We manipulated Host Gator’s home page to study eight variations:
- Press mentions with logos only.
- Press mentions with logos and short quotes.
- Testimonials with photos.
- Testimonials without photos.
- High profile client logos.
- Low profile client logos.
- High social following.
- Low social following.
And we also had a control page, which had no elements of social proof. Here’s the control:
We placed the social proof on the bottom part of the screenshot, in the dark blue bar.
So which type won?
As is usual in research like this, the answer is somewhat complicated.
The different social proof types didn’t differ significantly in how quickly they attracted user’s attention, but they did differ in how long people paid attention to them.
People spent longer looking at the ones with more text (the two testimonials and the press mentions with short quotes), which makes sense due to the cognitive processing involved. Just as more difficult fonts make it so people read passages for longer amounts of time, if there is more text, people simply take longer to read it.
There were interesting and actionable findings in our study, though:
- People recalled high profile client logos more than low profile logos.
- Testimonials with photos were significantly more effective at generating recall.
So use photos, and if you have high profile clients, show them off!Lab result: Photo testimonials, high profile logos are most effective social proof. #UX #CRO Click To Tweet
Caption: High-profile client logos were effective at generating attention and recall.
Look This Way: How Visual Cues Direct Attention
Visual cues are commonly used by user experience designers and optimization specialists to direct the attention of users to a desired element or area.
We know from past research that visual cues are generally effective at directing attention. Maybe you’ve seen this example…
Visual cues suffer the same problem as social proof, however: a vast amount of different kinds of visual cues are available for use.
You could use arrows, lines, photos of people, borders, pointing fingers, bright banners, exclamation points, check marks… the list goes on.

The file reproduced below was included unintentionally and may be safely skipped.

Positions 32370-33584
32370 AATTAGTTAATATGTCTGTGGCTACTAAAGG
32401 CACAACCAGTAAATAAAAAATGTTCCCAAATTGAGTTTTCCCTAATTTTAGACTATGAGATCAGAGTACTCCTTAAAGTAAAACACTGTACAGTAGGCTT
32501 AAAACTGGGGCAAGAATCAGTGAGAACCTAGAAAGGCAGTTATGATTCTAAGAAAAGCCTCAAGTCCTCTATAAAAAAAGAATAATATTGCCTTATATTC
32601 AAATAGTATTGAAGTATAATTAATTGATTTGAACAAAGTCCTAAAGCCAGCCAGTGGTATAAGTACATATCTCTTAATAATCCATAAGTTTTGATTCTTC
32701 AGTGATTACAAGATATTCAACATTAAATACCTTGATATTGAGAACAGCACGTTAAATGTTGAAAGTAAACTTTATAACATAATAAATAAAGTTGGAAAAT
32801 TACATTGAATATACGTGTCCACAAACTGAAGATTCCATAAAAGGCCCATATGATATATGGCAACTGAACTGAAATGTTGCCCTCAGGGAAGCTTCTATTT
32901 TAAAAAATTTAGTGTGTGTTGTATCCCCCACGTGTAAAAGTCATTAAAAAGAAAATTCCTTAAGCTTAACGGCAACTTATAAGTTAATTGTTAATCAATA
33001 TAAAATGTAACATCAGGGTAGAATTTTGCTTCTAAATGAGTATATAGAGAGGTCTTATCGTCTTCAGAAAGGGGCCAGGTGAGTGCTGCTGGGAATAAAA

To weed out some answers, we manipulated the landing page of a law firm with six different types of visual cues (some of the most popular types). We used eye-tracking to measure fixation and attention, and we gave participants a post-task questionnaire to measure recall.
The six types of visual cues we studied were:
- Human looking away from the form.
- Human looking towards the form.
- Prominent form.
Finally, we had a control with no visual cues.
The results? Surprising, actually.
While there was no difference in time-to-fixation (when users first noticed the form) or recall, there were differences in where they directed attention and for how long.
The best type of visual cue? Hand drawn arrows:
The worst? Human looking away from the form:
The eye-tracking heat maps make it very clear that what visual cue you use can make a big difference in where users direct their attention.
So, test hand-drawn directional objects (e.g. an arrow) for guiding the attention of users. If you have a human as a visual cue, at least have them directing their gaze towards the object you’d like users to see.Lab result: Hand-drawn visual elements work best to guide user attention. #UX #CRO #webdesign Click To Tweet
Small tweaks in layout and presentation on your homepage can have significant results in terms of how people view, remember, and interact with your site. To review, this article mentioned three studies and here were some of the takeaways:
- If you want people to actually read the value propositions you’re composing, limit other elements on the web page. Elements that stay on the page should be extremely relevant to the value proposition message.
- Use high profile logos for your social proof, and pictures are generally better remembered than text.
- Test hand-drawn arrows for visual cues.
Of course, your results may vary. Optimization is always contextual, and your audience may react differently. But these studies shed some light on practices that may work more often than not, and therefore, they offer a good opportunity for experimentation.
Finally, I didn’t mention the specific statistics and sample sizes of our experiments because frankly, it deters from the narrative and it gets quite heavy. There are also limitations to our studies. All of this, and more, is addressed in our full studies. You can read our studies in their entirety if you’re interested:Lab tests at @ConversionXL show 3 ways to tweak your homepage for best #UX and #CRO Click To Tweet